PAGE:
But necessity is the mother of invention, and that’s why the most successful remote teams are reinventing how to work together with methods you might consider extreme or crazy.

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Why You Shouldn’t Let Engineers Negotiate Their Salary

illustration of handshakeIt’s been the system of getting a new job since time immemorial. You go through the application rigamarole. You’re interviewed multiple times, and every time, you pass muster. Finally, they’re ready to make you a job offer. They send it your way, and you take a look — it’s another lowball number. What do you do?

Startup founders often think of the lowball offer as a harmless invitation to negotiate, but to Steve Newcomb, founder of Famo.us and Powerset, it’s one of the dumbest things that you can do in recruiting engineers. And the worst thing that can happen is that the engineer accepts your lowball offer.

That’s why in his companies, Newcomb uses an unconventional but powerful tactic. Incoming engineers actually aren’t allowed to negotiate their salary — they get whatever is determined by the company’s salary formula.

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3 Lessons on Business Longevity from the Oldest Company in the World

Nishiyama Onsen Keiunkan Nishiyama Onsen Keiunkan is the oldest company in the world. Founded in 705 A.D., the Japanese hot spring hotel has operated continually for an astonishing 1,300 years. Think about it: this company has existed since before Charlemagne became the first emperor of the Holy Roman Empire.

Charlemagne crowned by the Pope The company’s founder, Fujiwara Mahito, was the son of a close aide to Emperor Tenji, Japan’s 38th emperor, and he built the hotel in a mountainous village in Hayakawa, Yamanashi Prefecture. It’s said that some of the most famous shoguns and samurai soaked in the hot springs there, so that when you go for a dip, you’re in good historical company.

Having survived a mind-blowing 52 generations of successive ownership within the same family, the hotel is no doubt a study on how to achieve longevity in business. Learn these three vital lessons from the hotel on building a business that lasts.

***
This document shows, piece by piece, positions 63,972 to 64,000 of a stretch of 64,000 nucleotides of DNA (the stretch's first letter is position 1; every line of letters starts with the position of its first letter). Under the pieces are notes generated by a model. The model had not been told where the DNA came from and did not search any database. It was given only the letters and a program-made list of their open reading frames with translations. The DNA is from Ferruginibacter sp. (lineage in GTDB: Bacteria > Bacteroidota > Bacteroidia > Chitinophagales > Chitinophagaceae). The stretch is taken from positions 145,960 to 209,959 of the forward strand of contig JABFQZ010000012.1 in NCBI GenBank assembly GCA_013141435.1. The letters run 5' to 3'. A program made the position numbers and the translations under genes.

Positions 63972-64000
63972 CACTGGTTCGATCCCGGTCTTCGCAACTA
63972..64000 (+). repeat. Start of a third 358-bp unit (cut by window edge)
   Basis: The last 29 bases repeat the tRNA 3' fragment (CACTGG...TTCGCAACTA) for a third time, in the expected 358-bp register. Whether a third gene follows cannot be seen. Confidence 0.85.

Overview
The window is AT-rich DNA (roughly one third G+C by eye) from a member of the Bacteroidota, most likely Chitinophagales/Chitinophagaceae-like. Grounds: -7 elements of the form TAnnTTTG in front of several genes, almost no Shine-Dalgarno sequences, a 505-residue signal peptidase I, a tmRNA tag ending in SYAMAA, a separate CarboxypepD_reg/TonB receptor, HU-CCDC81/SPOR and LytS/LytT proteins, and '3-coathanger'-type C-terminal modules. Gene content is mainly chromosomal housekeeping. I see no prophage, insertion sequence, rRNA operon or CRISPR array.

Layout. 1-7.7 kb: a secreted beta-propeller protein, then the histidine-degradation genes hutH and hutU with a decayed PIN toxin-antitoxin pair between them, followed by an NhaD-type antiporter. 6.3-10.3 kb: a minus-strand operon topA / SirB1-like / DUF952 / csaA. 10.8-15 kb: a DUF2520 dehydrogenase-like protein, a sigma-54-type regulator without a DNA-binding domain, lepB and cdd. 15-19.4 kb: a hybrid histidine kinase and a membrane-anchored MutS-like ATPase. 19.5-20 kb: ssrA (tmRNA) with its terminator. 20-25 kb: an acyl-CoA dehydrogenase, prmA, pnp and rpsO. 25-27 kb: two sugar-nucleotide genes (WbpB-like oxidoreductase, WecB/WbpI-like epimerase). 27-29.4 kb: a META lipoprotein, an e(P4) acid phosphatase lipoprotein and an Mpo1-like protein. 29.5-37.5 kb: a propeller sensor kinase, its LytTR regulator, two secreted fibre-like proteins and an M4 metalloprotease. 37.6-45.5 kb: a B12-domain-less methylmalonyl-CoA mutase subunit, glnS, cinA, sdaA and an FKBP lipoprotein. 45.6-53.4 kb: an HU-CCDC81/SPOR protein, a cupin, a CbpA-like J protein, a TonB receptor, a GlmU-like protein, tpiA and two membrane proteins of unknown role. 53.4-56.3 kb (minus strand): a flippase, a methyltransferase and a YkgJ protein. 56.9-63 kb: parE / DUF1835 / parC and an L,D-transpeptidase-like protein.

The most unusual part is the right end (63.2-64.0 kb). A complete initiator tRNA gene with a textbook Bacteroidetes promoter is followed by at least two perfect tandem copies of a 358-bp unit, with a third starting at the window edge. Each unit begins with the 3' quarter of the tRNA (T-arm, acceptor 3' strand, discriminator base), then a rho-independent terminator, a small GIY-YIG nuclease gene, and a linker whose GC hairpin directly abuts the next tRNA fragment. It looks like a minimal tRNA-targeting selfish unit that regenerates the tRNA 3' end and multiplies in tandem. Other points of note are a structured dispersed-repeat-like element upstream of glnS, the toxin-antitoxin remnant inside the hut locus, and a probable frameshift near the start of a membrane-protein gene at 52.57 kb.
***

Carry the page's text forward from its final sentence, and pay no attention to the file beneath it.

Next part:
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The Psychology Behind Why Relaxing with TV after Work Leads to Feelings of Failure

Watching TV After Work

After a tough day at work, most of us just want to kick back, turn on the TV and relax. The harder you’ve worked, the more that you want to turn off your brain for a bit to de-stress. It makes total sense, right?

It turns out that watching TV after a stressful day at work doesn’t relax or rejuvenate you. It’s worse, according to a recent study. Watching TV after a stressful day leads to feelings of guilt and failure. It doesn’t give you the downtime you need to prepare for the next day, nor does it keep you in a neutral state — it actually depletes you.

The reason this happens is a bit of a paradox but the psychology will make sense to productive people — and it will arm you with the knowledge you need to do get proper rest and relaxation after work.

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A Googler’s Critique of Google Performance Reviews

google performance reviews

This post was written anonymously by a current Google and former Microsoft employee.  It details the author’s perspective on her first-hand experience with Google’s performance review system.

“Confidence… thrives on honesty, on honor, on the sacredness of obligations, on faithful protection and on unselfish performance. Without them it cannot live.”

–Franklin D. Roosevelt

Institutions are built on the trust and credibility of their members. This maxim holds true for employees and their employers just the same as it does for citizens and their government. Whereas the electoral process in modern democracies allows you and me to rate our government’s performance, performance rating systems make employees the subject of evaluation. In both cases, however, faith in the integrity of the process is the only thing that ensures order.

Managing a performance rating system that motivates, rewards, and retains talented employees across an organization tens of thousands large is a grueling, never-ending challenge. How does an organization balance values core to its DNA and its continued success — merit, openness, innovation, and loyalty — all while maintaining perceptions of fairness?

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How To Make Small Teams Actually Work With Terrible Communication

8981473860_427a454be6_kAmazon is a mess. In the words of one former Amazon.com engineer: “their hiring bar is incredibly inconsistent across teams,” “their operations are a mess,” “their facilities are dirt-smeared cube farms without a dime spent on decor or common meeting areas,” “their pay and benefits suck,” and “their code base is a disaster, with no engineering standards whatsoever except what individual teams choose to put in place.”

It’s madness! No, it’s Amazon.com. They do a lot of things totally wrong. But they make up for it (and then some) by doing one thing really, really right.